Introduction: Cookie Tin Banjo Part 3: Make Tuning Pegs From Scrap Wood

About: Tim Anderson is the author of the "Heirloom Technology" column in Make Magazine. He is co-founder of, manufacturers of "3D Printer" output devices. His detailed drawings of traditional Pacific I…
Continues the adventure begun at Cookie Tin Banjo Part 1.

Here's how to make the tuning pegs for your Banjo.
You can skip this by buying commercial violin pegs or by getting machine tuners from junk or new sources. Some people use eyebolts or other hardware store items, but I prefer wooden pegs.

Commercial violin pegs cost from $0.80 on up.
They can be obtained from:

Step 1: Banjo Kit, Version One

Here's the stuff I used to make the banjo with the octagonal body.
Those pegs are roughed out blanks. You can see the fractal pattern cut by the very abused bandsaw blade.
I sawed and whittled the pegs from a scavenged coffeetable leg. I shoved them into the holes in the drill guage to make them them round and get the taper right. The three circled holes are about right for base, tip, and middle of the peg.

That peghole reamer tapers too much and isn't straight. After tuning a string you have to shove the peg back into the hole.

For the next banjo I started over and was a lot more careful making the reamer, shaver, etc. The extra care saved me time and the result was better too. But by all means make your first banjo in a hurry,
you'll learn a lot by finishing it. So get it over with and start playing that one while you start your next one.

That's a chunk of fret wire around the rest of the stuff. It cost $5 for 2 feet at a music store.
I ended up liking the fretless sound and haven't fretted the neck yet.
The virtue of laziness must be overcome. I'll fret a neck in Part 5.

Enough background, back to my current best method for making pegs!

Step 2: Rip It Up!

Get the hardest wood you can find.
Tool handles, furniture, and old pianos are good sources.
This is some very heavy hard tropical wood scavenged from a cabinet shop.

Saw it into strips that are the right thickness and width.
These are an inch wide and .36" thick.
I use the imperial units for the convenience of our loyal allies in Liberia and Myanmar.
Everyone else uses the metric system.

Use a handsaw if you don't have a power saw.
Use an axe or machete to split it if you don't have a saw.
Don't get hurt. All these tools cut people meat a lot easier than they cut wood.

Step 3: Draw the Peg Pattern on the Wood

Draw the side view of the pegs on the sticks.
I used a round washer and a ruler with a fine-tip sharpie marker.

Step 4: Bandsaw Around the Lines

It's dangerous to bandsaw small objects. Don't get cut.
If you don't have a bandsaw use your jackknife, pullsaw, waterjet, lasercutter, etc etc.

Basically the rest of the process is the same as how my Granddad would carve a wooden bear:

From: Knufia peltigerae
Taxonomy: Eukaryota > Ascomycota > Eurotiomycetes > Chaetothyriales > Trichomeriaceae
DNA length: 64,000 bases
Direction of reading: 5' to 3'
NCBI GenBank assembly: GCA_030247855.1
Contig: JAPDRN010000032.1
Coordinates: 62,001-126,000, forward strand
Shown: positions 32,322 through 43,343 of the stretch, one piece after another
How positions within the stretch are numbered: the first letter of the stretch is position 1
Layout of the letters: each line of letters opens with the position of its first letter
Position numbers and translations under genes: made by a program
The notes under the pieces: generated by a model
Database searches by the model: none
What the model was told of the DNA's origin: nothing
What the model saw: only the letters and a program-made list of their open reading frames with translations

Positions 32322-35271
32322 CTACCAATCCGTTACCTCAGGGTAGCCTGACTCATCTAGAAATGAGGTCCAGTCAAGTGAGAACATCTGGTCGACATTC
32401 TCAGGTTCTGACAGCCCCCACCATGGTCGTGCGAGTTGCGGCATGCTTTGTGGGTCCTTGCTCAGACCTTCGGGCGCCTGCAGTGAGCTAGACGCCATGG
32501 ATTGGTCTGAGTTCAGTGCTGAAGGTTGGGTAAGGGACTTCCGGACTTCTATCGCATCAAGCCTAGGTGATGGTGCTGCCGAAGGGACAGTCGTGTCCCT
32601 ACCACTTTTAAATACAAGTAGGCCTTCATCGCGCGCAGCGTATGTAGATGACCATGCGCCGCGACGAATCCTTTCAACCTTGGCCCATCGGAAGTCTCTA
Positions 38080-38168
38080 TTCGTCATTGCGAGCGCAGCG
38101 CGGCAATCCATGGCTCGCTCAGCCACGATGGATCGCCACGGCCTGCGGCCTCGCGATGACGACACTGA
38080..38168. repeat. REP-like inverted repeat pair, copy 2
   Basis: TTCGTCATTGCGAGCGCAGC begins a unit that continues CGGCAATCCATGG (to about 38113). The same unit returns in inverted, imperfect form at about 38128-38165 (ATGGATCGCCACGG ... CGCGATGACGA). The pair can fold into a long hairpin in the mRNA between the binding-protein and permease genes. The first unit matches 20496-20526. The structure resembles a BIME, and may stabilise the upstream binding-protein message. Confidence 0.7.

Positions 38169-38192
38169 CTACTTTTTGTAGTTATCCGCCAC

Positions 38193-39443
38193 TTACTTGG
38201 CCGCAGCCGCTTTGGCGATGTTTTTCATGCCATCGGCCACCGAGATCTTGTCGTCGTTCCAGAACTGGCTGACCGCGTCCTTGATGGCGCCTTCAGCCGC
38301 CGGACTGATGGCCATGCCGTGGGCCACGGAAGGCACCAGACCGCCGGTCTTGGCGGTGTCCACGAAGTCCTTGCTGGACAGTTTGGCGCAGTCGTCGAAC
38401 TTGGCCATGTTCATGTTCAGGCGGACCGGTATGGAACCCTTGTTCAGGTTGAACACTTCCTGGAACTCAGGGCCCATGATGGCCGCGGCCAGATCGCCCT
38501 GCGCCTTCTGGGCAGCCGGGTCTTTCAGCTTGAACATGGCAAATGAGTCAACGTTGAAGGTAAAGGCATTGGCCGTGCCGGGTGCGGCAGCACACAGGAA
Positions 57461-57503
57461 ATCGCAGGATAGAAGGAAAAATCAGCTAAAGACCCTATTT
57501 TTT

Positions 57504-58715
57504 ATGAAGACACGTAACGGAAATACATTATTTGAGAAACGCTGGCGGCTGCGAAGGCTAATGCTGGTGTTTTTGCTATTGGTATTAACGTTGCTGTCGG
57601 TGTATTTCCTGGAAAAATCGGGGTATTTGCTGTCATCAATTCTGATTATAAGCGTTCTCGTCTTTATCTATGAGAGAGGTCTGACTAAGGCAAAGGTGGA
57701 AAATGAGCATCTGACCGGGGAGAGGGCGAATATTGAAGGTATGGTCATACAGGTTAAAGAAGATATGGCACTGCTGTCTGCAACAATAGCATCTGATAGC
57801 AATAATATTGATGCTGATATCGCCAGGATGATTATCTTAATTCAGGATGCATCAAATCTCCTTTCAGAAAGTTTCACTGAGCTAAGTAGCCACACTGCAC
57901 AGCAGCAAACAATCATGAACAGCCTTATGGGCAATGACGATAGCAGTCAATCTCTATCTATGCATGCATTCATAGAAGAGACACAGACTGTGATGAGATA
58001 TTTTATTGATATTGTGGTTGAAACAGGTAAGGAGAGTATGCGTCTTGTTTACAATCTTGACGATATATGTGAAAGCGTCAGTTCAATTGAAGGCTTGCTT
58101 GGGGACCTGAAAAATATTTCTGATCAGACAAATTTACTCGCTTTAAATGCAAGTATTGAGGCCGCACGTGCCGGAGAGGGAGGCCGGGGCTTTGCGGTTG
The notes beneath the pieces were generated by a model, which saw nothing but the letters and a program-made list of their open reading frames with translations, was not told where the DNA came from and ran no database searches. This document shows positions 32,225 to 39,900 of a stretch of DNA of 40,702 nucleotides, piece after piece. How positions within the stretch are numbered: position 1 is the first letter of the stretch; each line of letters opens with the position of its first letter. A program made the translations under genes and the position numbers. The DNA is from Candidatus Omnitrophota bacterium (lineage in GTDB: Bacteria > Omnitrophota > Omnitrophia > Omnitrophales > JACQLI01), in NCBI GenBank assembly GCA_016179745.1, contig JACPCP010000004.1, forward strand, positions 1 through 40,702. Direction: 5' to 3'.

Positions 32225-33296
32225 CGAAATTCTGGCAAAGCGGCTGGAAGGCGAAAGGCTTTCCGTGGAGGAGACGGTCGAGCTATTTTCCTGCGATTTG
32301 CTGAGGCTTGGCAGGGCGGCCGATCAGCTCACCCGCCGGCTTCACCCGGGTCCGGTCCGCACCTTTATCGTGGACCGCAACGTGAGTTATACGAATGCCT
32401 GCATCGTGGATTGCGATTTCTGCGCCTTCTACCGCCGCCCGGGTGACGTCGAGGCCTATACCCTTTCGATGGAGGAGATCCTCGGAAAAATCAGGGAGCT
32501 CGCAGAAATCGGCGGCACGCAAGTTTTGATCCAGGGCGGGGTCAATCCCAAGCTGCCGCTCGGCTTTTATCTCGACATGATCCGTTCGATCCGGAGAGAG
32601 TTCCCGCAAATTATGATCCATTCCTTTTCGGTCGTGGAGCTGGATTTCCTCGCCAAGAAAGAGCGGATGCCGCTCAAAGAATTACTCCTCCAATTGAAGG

"Cut off everything that doesn't look like part of a bear."

And here's how he'd do that safely: "Don't cut toward yourself and you'll never get cut."

Step 5: Concave the Knob Faces and Taper the Pins.

Grind the faces of the knobs concave.
They'll feel a lot better that way.
Your fingers are convex.

While you're at it grind the pin to a 25:1 taper to match your reamer.
Keep it square.

Sawdust from tropical wood tends to be bad for your lungs.

Step 6: Octagon the Pins

It's impossible to taper a round rod by hand and keep it at all round.
The only way is to taper it square first like you did in the previous step.
Then it's easy to whittle the corners off so it's an octagon.
After that it's even easier to whittle the corners off the octagon so it's a sixteen-ogon.
Then you would sand it, but we've got our magic peg shaver that we'll use instead.

Step 7: Clean Up the Knobs

I made my knobs in Siamese twin pairs up to this point so they'd be easier to hang on to.
Now you can cut them apart and beltsand the corners off.
Slightly irregular knobs are fine, that will add character to your fine handmade instrument.

Step 8: Peg Shaver to the Rescue!

Big emotional payoff here - use the peg shaver you made in Part 2 to smooth and taper your pegs to perfection.

It can take 2 hours to make a single peg without one of these.
Of course, that might be a good way to spend a couple of hours, maybe while sitting on a riverbank waiting for the fish to bite.

At first the blade on my shaver was too low and dug in. So I stroked the edge with a drill shank to make a burr and turned the peg the wrong way. The burr scraped fine powder off the peg like a furniture scraper.

For the next batch of pegs I put a metal shim under the blade, so it's just tangent to the edge of the peg. I resharpened the blade, and it was a lot faster than using it in scraper mode.